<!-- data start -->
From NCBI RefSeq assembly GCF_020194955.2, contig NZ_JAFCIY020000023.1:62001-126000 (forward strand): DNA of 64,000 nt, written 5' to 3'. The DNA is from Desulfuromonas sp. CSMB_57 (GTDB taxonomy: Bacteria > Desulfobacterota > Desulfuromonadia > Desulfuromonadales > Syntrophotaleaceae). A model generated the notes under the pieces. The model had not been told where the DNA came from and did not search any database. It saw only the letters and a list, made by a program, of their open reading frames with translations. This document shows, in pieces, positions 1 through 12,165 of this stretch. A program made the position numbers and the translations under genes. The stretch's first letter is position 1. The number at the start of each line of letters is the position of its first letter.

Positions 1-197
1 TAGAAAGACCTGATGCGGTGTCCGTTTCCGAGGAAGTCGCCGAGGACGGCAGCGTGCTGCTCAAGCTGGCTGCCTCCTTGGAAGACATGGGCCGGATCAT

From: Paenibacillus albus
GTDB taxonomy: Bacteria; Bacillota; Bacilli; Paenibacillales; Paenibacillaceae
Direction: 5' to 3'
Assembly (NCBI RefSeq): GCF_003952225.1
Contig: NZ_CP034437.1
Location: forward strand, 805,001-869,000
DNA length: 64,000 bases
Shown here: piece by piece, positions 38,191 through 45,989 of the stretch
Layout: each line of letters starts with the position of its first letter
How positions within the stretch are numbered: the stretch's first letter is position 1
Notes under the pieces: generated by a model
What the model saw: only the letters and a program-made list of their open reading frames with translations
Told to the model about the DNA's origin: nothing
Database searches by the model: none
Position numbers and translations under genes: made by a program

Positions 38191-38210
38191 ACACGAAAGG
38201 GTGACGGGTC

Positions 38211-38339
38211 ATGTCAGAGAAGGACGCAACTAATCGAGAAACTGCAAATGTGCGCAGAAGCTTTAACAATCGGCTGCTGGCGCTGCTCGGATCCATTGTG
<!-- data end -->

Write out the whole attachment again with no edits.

From NCBI RefSeq assembly GCF_020194955.2, contig NZ_JAFCIY020000023.1:62001-126000 (forward strand): DNA of 64,000 nt, written 5' to 3'. The DNA is from Desulfuromonas sp. CSMB_57 (GTDB taxonomy: Bacteria > Desulfobacterota > Desulfuromonadia > Desulfuromonadales > Syntrophotaleaceae). A model generated the notes under the pieces. The model had not been told where the DNA came from and did not search any database. It saw only the letters and a list, made by a program, of their open reading frames with translations. This document shows, in pieces, positions 1 through 12,165 of this stretch. A program made the position numbers and the translations under genes. The stretch's first letter is position 1. The number at the start of each line of letters is the position of its first letter.

Positions 1-197
1 TAGAAAGACCTGATGCGGTGTCCGTTTCCGAGGAAGTCGCCGAGGACGGCAGCGTGCTGCTCAAGCTGGCTGCCTCCTTGGAAGACATGGGCCGGATCAT

From: Paenibacillus albus
GTDB taxonomy: Bacteria; Bacillota; Bacilli; Paenibacillales; Paenibacillaceae
Direction: 5' to 3'
Assembly (NCBI RefSeq): GCF_003952225.1
Contig: NZ_CP034437.1
Location: forward strand, 805,001-869,000
DNA length: 64,000 bases
Shown here: piece by piece, positions 38,191 through 45,989 of the stretch
Layout: each line of letters starts with the position of its first letter
How positions within the stretch are numbered: the stretch's first letter is position 1
Notes under the pieces: generated by a model
What the model saw: only the letters and a program-made list of their open reading frames with translations
Told to the model about the DNA's origin: nothing
Database searches by the model: none
Position numbers and translations under genes: made by a program

Positions 38191-38210
38191 ACACGAAAGG
38201 GTGACGGGTC

Positions 38211-38339
38211 ATGTCAGAGAAGGACGCAACTAATCGAGAAACTGCAAATGTGCGCAGAAGCTTTAACAATCGGCTGCTGGCGCTGCTCGGATCCATTGTG